Three weeks that changed the venture capital industry

Russia-Ukraine military conflict: the losers and the winner in Venture Capital industry

I was going to write my scheduled article about the potential effect of investment funds in Abu Dhabi on Islamic technology companies. But I could not — because of weeks-long military conflict in Ukraine — I may not use any other term for this “special operation”, since I spend a substantial amount of time in Russia, and the use of any other terminology is punishable there by a prison sentence of up to 15 years. And I would not want to deprive my readers from my insightful articles for that long.

Everyone knows that the petrol has already gone up in price, the shortages of grain are going to drive up the food prices, and the tiresome flight from London to Tokyo is now 4 hours longer. So, I am writing how this February had and would change the VC industry in general, and Islamic VC industry in particular.

The short-term effects are significant but manageable. It is not a secret that many Tech projects from London to Dubai to Singapore outsource their IT functions to companies in Russia and Ukraine. The VC funds from DST to Runa Capital, and the companies from Revolut to Grammarly have their roots in both countries. We have already seen the halt of many IT development projects — the Russians can no longer get paid (the country is effectively removed from the international financial system); and the Ukrainians can no longer work — much of the infrastructure in the country is destroyed. But within the upcoming 2 months, the Russian IT teams will restart working in expectation of the sanctions’ removal, emigration, or the switch to the cryptocurrency. The Ukrainian IT teams will gradually move to Europe where they are welcome.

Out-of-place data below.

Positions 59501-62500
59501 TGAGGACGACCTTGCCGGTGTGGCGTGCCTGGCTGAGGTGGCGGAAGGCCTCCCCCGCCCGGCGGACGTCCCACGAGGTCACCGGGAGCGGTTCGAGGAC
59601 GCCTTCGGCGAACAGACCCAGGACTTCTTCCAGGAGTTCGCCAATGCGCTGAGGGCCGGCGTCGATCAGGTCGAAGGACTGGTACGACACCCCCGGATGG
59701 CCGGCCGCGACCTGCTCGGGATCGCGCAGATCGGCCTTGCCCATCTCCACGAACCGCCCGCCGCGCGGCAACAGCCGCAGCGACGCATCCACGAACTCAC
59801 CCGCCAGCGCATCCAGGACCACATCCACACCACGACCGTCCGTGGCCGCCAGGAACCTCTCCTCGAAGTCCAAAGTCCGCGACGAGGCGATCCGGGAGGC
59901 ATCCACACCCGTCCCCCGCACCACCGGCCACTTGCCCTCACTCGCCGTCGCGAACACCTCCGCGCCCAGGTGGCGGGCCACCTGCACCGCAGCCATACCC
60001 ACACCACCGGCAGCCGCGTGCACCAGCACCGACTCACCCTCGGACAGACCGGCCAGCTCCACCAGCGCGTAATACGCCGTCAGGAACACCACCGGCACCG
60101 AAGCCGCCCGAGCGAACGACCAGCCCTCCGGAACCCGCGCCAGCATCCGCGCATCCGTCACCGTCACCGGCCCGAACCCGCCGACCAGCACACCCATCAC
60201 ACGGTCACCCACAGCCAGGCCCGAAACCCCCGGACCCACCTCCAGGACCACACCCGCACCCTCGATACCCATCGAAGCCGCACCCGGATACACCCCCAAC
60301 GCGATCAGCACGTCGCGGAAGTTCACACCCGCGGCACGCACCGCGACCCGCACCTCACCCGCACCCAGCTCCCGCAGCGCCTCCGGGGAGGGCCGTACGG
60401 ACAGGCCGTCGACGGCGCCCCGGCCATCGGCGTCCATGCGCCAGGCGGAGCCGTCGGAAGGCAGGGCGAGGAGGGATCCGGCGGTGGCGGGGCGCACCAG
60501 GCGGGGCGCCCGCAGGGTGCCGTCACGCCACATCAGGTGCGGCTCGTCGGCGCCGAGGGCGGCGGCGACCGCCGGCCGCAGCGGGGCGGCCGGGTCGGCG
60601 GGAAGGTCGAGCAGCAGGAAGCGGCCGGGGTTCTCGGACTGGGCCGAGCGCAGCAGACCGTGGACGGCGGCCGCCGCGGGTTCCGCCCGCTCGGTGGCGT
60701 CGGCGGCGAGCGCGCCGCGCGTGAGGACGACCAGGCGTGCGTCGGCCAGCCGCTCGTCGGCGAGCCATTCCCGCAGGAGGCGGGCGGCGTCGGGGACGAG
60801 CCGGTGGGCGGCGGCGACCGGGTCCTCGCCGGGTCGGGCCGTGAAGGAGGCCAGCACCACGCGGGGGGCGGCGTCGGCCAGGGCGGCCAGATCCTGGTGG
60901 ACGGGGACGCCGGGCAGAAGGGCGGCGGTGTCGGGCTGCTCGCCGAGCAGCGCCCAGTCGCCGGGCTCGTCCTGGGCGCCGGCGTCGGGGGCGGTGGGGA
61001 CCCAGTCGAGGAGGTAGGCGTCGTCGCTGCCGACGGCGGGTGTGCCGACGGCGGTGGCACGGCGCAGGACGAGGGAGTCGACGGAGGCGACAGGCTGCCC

The long-terms effects are more profound. The “February event” (I am still ashamed of having to use this euphemism) will devastate the IT industries in both countries, but will significantly enhance the IT environments in the UK, Poland and Germany (due to the influx of Ukrainians) and in Dubai and Abu Dhabi (ditto for the Russians). The Islamic Tech will get its fair share of the boost — by now at least 4 companies in the UAE, including my favorites, DigiWaqf and UmmahXXI started employing Russian IT developers locally. We face the Tech version of the First Law of Thermodynamics — the intellectual energy cannot be destroyed — it will convert itself and move around.

The following sectors will receive a major boost — alternative energy (to replace Russian oil and gas), agrotech (to reduce dependence on Russian and Belorussian fertilizers), as well as fintech and cryprocurrency (to assure the survival of 140 million Russians, 25 million of which are Muslims).

Still, there are scarier challenges ahead. Two Ukrainian companies Cryoin and INGAS (both recently closed) use the byproducts of the Russian steel manufacturing (soon to be under global sanctions) to make 52% of the world’s semiconductor-grade neon used in the production of microchips. How far our industrially advanced world will go with a substantial shortage of microchips?

As the article went into publication I obtained the following stats from the Russian Agency of Electronic Communications:

  • 70,000 IT specialists left Russia since February 24, 2022
  • 100,000 more IT specialists are expected to leave Russia before the end of April 2022

Finita la tragedia…

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